Post-Kluwe Vikings Confident In Rookie Punter
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MANKATO, Minn. (AP) — The Minnesota Vikings still have a UCLA-educated punter with an erudite degree, one whose background was in soccer before trying his leg at another sport.
This guy, though, doesn’t play bass guitar in a grunge band. He only tweets a handful of times per week. He probably won’t publicize his political views.
Jeff Locke has replaced Chris Kluwe, and the newcomer couldn’t be much more different than his predecessor, despite their common alma mater. But if there’s any position in professional football where pizazz is optional, it’s the punter. Kluwe’s outsized personality was the exception and, well, part of the reason Locke was drafted by the Vikings in the first place.
“He is a very mature young man,” special teams coordinator Mike Priefer said, adding: “I felt like he was a young man who could handle the adversity, handle some pressure and handle the fact that he is going to be our punter this season.”
Locke, who was taken in the fifth round, was also targeted for his ability to hold on extra points and field goals, an equally important task on any team. So far during training camp, Locke estimated he’s split his work time evenly between holding and punting.
“We take holding very seriously,” Locke said. “It’s not like just a side job.”
Kluwe had a lot of side jobs, from the rock group “Tripping Icarus” he helped form to the commentary he wrote and the speeches he made last fall in support of gay marriage rights. After Kluwe stuck a note to his jersey touting former punter Ray Guy’s candidacy for the Pro Football Hall of Fame for one game last season, covering the Hall of Fame emblem on his jersey and drawing a fine from the NFL, Priefer said he’d grown tired of such distractions and urged Kluwe to focus on his on-field duties.
“I’m just a little more private with the way I handle things,” Locke said. “I’ll get involved with the community when the season comes around, on Tuesdays on our off days and stuff like that, so hopefully I’ll get to know the fans a little bit that way.”
So no moonlighting in the music world, either?
“No. No. You do not want to hear me play in a band. It would not be pretty,” Locke said.
Kluwe majored in history and political science at UCLA. Locke studied economics. Whenever his football career is over, he plans to get his MBA and pursue a job in financial advising or wealth management. But he’s got a lot of kicking to do before it’s time to even think about that.
Punting wasn’t on Locke’s radar until his freshman year in high school at Mountain Ridge High School in Glendale, Ariz., when his friends from middle school persuaded him to join the team. The first game he’d ever watched was the first one he played in with the freshman team. His leg strength was enough to land him on the varsity soon after, and his life as a punter was off and kicking.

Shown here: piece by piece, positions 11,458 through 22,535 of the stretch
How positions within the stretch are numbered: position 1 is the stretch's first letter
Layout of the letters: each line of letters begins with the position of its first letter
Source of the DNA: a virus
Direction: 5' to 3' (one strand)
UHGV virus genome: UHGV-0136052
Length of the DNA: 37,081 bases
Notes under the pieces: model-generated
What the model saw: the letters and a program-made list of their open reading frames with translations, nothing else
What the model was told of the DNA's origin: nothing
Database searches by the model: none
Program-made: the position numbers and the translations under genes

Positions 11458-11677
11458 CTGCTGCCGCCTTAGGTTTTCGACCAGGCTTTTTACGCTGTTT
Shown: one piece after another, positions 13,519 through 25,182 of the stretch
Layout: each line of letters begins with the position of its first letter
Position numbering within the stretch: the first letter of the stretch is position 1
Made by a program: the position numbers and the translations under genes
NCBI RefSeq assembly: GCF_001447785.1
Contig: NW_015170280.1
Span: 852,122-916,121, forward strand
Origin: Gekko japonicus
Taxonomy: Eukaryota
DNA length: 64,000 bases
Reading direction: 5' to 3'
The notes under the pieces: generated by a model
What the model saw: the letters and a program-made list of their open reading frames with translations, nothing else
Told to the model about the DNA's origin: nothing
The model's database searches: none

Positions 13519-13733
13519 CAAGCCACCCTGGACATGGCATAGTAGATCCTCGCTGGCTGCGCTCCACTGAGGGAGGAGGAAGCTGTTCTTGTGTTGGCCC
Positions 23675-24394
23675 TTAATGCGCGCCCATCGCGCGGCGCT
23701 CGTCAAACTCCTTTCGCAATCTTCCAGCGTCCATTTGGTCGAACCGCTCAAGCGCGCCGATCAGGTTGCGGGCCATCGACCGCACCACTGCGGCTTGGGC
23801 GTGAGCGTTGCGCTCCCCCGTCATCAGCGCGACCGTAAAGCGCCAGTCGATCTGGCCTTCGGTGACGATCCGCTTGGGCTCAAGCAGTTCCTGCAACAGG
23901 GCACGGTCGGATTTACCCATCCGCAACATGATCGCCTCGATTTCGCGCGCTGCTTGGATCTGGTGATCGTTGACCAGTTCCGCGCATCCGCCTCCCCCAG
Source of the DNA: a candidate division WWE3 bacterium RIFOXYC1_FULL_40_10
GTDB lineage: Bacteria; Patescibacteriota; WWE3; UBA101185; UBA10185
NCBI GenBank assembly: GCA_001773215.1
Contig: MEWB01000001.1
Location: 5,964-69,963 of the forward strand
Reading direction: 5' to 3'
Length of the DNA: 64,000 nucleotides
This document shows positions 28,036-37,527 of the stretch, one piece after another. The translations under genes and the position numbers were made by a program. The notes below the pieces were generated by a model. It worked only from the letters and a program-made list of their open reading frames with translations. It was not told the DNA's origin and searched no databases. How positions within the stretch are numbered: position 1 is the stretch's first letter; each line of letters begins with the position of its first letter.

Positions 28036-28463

“They saw a guy, kind of raw, who had the power. I had to slowly find my technique over the offseason after that,” said Locke, who credited participation in summer kicking camps that helped refine his technique.
Between his junior and senior year, he found himself with scholarship offers from Arizona State, Georgia Tech, Nebraska, Stanford, UCLA and Wisconsin. With numerous honors by his name, including Parade All-American, he became a Bruin.
He was first team All-Pac-12 last season after pinning 35 punts inside the 20-yard line and launching 22 kicks of 50-plus yards. His gross average for his career was 44.2 yards per punt.
The Vikings trusted Locke enough to not bother bringing in another punter for training camp competition. Priefer has helped Locke tweak some of his punting technique through extensive video review. He has even been practicing some Australian-style end-over-end boots for longer distances. Locke’s biggest challenge this month, though, will be developing that fine-point rhythm with long snapper Cullen Loeffler and kicker Blair Walsh when he’s holding.
“He’s got to get used to holding the ball the way I like it, the way I like the ball tilted, how fast I get to the ball compared to somebody else,” Walsh said. “Even though it’s a little bit of milliseconds off, it’s still different. He’s also got to get used to Cullen snapping and the way he throws the ball, so there’s a bunch of moving parts you don’t necessarily see right away.”
Last year, Walsh was in the same situation. Drafted in the sixth round, he prompted the team to release veteran Ryan Longwell. And he wound up in the Pro Bowl as a rookie. So there’s precedent for immediate success, and the Vikings are hopeful they have another budding standout on their roster.
“The biggest thing about Jeff is even though he’s young is that he’s very mature,” Priefer said. “He’s a pro.”
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